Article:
Oil prices rose yesterday, 3, to recoup part of the big losses in the previous session after the OPEC+ Joint Ministerial Watch Committee maintained oil production cuts.
Brent crude was up 10 cents at $85.91, while U.S. West Texas Intermediate crude was up 7 cents at $84.29.
Oil prices fell by more than five dollars following a meeting of the “OPEC+” coalition, which includes the Organization of the Petroleum Exporting Countries (OPEC) and others, while focusing on a gloomy macroeconomic outlook and declining demand for the fuel. Allies led by Russia.
The group did not approve any changes to the alliance’s oil production policy, and said Saudi Arabia would continue to voluntarily cut by one million barrels per day until the end of 2023, while Russia would voluntarily cut exports by 300,000 barrels. Day until the end of December.
“We still expect the market to see a deficit in the fourth quarter, and lower prices reduce the likelihood of OPEC easing supply controls,” National Australia Bank analysts said in a note.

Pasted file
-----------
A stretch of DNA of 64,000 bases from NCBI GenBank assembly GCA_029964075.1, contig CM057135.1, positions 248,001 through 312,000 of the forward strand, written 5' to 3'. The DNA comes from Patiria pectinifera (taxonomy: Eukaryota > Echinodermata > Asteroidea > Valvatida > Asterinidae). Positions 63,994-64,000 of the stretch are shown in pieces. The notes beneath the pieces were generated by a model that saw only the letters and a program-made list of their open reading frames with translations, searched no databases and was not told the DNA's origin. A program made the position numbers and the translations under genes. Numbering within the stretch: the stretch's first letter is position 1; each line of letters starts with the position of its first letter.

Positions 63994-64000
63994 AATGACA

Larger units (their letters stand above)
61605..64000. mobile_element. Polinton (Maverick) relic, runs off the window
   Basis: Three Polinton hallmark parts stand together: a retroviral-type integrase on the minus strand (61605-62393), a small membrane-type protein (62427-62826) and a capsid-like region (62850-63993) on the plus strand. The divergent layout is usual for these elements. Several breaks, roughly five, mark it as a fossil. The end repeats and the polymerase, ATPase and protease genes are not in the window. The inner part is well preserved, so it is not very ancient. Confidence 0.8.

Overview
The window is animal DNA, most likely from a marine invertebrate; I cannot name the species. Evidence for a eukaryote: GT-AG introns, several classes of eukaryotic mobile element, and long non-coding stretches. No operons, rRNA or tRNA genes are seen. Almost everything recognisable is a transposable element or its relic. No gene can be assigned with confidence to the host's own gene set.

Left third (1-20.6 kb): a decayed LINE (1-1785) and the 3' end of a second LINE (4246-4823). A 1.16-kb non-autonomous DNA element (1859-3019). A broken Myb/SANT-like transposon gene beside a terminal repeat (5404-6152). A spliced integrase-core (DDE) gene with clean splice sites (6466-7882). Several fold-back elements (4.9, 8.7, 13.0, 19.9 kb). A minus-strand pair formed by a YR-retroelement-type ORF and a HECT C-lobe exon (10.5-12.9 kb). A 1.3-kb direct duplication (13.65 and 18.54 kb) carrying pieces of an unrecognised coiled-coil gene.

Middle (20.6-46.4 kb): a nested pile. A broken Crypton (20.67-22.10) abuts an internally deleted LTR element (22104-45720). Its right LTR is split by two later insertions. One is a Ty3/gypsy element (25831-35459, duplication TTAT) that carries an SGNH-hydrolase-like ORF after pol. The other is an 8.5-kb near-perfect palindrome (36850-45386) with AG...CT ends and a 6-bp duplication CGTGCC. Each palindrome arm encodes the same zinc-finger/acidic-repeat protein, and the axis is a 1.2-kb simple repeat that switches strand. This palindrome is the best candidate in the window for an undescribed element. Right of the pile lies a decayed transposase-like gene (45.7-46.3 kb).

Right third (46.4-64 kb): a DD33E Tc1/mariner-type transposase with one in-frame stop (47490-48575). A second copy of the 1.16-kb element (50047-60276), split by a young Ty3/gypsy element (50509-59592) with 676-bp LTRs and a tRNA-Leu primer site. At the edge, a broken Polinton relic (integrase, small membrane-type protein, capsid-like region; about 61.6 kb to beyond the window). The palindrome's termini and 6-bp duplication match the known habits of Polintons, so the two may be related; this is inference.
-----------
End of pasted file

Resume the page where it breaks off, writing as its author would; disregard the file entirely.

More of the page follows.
“Potstam”: Europe needs $2 trillion to ditch fossil fuels
Europe could ditch fossil fuels and build a self-sustainable energy sector by 2040 by spending about 2 trillion euros ($2.1 trillion) on solar, wind and other renewables, a new study shows.
A study led by the Potsdam Institute for Climate Impact Research said annual investments worth 140 billion euros would be needed until 2030.
While most of this amount will go towards expanding offshore wind farms, solar, hydrogen and geothermal resources will serve as additional pillars of a strategy to help make Europe’s electricity needs exclusively from renewable energy sources by 2030.
According to a study seen by Reuters, it will take another decade to convert the entire energy system, including functions such as heating, currently provided by oil or gas, to renewable energy sources.
The study continued, “These numbers are large, but it is important to remember that estimates indicate that European countries have spent an additional 792 billion euros on the existing system alone to protect consumers from the consequences of the energy crisis caused by the Russian conflict in Ukraine.”